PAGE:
What is worrying with this scenario is that if someone with a bit of local knowledge can predict these potential flood spots 36 hours beforehand based on weather forecasts, why was there no on-line EA warning of even the lowest risk level? We did not predict a biblical deluge, but equally neither did the Met Office issue a red-warning until it was almost on top of the area on Friday morning. Collingham flooded around 2-45 to 3pm, the Wharfe by this time had already flooded upstream at Ilkley, Burley in Wharfedale and Otley, I knew it was highly likely to flood, it was after all why I had checked the EA website. If I knew that, why didn’t they? If I had chosen that way to get home the potential was there to be stranded.
The broadcast media constantly advise citizens to check the EA website for the latest information, obviously in anticipation of reliable data. Based on yesterday’s random sampling of quality – the question has to be asked, what is the point of the EA website flood warning system in the current configuration if expected, and obviously predictable, floods are not being added/displayed? It was not possible to check whether there is an issue with full content only available via desk-top browsers, with slimmed down data content versions automatically adjusting for viewing on smaller mobile phone screens. That is an issue for future checking, but if it is occurring it adds to the problems.
All this is worrying as my main residence is in flood-prone rural West Dorset; when you are out and about you only have a mobile to access the system, and even that assumes access to a signal. Data coverage, and the lack of it in rural areas, is of course another issue.
Travel news that isn’t accurate
Information should be accurate, however, and update information correctly applied; sadly that was not the case yesterday. Not only was some travel news misleading, out of date and inaccurate, the BBC were giving opposing messages dependant on which of their media channels you were accessing. I have already mentioned local knowledge, again this appeared to suggest issues with quality of the data accessible for route planning, and where strangers to the area would potentially opt for routes taking them into, rather than away from, potential danger.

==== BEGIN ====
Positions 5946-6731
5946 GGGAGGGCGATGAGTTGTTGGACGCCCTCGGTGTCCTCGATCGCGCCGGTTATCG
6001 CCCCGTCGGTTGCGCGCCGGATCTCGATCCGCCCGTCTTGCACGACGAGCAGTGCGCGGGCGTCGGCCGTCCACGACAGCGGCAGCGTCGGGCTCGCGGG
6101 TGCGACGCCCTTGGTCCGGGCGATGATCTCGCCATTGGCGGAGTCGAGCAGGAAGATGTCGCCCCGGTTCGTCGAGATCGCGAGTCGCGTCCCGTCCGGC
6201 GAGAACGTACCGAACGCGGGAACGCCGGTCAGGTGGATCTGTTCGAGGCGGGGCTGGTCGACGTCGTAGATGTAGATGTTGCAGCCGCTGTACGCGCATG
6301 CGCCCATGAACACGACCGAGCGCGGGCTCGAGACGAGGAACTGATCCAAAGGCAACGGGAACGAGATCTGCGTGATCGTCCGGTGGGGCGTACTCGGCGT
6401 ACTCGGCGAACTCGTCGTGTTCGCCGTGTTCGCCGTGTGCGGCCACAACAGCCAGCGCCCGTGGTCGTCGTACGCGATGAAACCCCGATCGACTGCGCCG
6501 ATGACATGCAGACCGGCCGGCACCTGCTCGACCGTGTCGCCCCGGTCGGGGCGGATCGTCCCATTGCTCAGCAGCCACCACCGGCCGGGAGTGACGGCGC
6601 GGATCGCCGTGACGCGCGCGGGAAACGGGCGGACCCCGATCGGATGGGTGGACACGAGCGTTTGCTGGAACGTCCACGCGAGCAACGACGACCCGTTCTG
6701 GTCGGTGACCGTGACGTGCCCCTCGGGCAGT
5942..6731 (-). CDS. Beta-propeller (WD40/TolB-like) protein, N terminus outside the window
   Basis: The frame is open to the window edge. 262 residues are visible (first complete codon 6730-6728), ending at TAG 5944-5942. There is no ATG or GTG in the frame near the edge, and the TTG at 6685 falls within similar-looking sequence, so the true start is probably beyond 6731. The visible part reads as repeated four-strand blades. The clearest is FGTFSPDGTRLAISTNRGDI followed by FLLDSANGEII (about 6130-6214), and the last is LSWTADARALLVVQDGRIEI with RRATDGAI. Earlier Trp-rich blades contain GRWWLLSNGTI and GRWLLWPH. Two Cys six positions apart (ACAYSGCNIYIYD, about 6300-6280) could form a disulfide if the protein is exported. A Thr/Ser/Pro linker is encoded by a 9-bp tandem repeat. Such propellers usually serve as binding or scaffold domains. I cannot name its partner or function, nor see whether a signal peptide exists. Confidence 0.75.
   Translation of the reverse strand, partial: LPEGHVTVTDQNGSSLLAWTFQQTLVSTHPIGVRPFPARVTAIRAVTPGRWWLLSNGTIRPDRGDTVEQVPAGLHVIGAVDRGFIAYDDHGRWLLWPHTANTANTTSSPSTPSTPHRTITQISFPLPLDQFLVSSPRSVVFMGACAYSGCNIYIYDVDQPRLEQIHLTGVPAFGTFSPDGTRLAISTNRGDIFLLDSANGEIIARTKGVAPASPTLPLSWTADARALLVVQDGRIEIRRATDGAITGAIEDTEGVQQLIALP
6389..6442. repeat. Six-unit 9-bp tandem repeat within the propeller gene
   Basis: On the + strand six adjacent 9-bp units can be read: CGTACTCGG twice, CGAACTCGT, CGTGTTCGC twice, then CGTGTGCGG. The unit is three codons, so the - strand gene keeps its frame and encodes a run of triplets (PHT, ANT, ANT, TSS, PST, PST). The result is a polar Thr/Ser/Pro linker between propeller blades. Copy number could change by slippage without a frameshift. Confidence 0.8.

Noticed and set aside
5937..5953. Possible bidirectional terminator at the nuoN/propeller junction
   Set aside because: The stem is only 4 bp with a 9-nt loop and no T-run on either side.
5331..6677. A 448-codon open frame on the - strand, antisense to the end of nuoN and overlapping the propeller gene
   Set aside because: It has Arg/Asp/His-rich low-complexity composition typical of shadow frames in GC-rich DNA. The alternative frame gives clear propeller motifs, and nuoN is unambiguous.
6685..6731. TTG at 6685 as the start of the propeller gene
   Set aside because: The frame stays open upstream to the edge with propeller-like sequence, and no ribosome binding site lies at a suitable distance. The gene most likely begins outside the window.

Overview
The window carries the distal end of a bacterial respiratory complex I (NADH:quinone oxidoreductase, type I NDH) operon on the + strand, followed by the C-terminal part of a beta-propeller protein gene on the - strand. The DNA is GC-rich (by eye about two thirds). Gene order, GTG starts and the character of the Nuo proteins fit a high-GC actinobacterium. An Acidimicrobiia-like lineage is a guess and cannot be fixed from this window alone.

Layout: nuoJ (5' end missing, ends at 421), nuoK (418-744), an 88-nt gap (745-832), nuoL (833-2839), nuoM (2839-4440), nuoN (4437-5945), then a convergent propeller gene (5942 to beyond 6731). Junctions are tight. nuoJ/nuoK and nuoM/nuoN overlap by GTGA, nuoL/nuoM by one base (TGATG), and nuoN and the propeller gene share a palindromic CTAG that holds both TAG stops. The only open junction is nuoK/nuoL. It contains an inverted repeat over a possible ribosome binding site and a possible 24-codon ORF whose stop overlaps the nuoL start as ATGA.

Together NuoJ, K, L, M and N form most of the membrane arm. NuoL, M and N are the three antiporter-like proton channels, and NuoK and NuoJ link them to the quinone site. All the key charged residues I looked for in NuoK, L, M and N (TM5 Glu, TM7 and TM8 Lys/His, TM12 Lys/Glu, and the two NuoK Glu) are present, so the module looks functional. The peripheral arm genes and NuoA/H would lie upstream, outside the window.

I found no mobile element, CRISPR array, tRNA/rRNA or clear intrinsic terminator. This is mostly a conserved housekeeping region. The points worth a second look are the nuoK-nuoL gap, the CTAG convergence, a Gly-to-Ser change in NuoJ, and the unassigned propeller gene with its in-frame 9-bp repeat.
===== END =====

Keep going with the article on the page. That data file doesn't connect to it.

I give two examples from yesterday afternoon. On the morning run part of the A6120 Leeds ring-road near Meanwood had begun to flood as we headed west around 10:30am. As by the afternoon the expectation was it would have flooded, the BBC local travel service on the internet was checked, with nothing showing as a closure. As we drove towards it no closure was being mentioned in the local radio’s on-going broadcast. Arriving at the location, however, we found it was shut, forcing a diversion. The diversion was unsigned, that is understandable, given how many blockages were in place, but the lack of radio and travel website notification that one of the major routes within the area was shut, and probably had been so for sometime, was perhaps not!
Equally problematically, the A64 near Tadcaster was being shown on-line by BBC Travel as only passable with care and long delays to traffic; as that was not being broadcast as a current issue, we gambled on that info’ being obsolete. The A58 has been mentioned already but would have been one of the alternatives. We drove the A64, there were no problems. On arriving home the BBC Travel website was re-checked, the false information that had been there most of the day was still present and shown as recently updated!
As a citizen sampling a largely unprecedented weather event yesterday the local radio coverage via BBC Radio Leeds was superb, informative and, as it was live with on the spot reporting, current. Unfortunately the same could not be said of the same organisation’s on-line travel news. It was proven by practical sampling to be inaccurate and incomplete even with regard to main A roads. That may not be the BBC’s fault directly, but in a world where the internet is increasingly touted as the source to be turned to for breaking news and information, it is clear that as yet, the back office systems are not serving up the material. The Environment Agency was also found wanting in exactly the same way, back office systems not getting information out fast enough.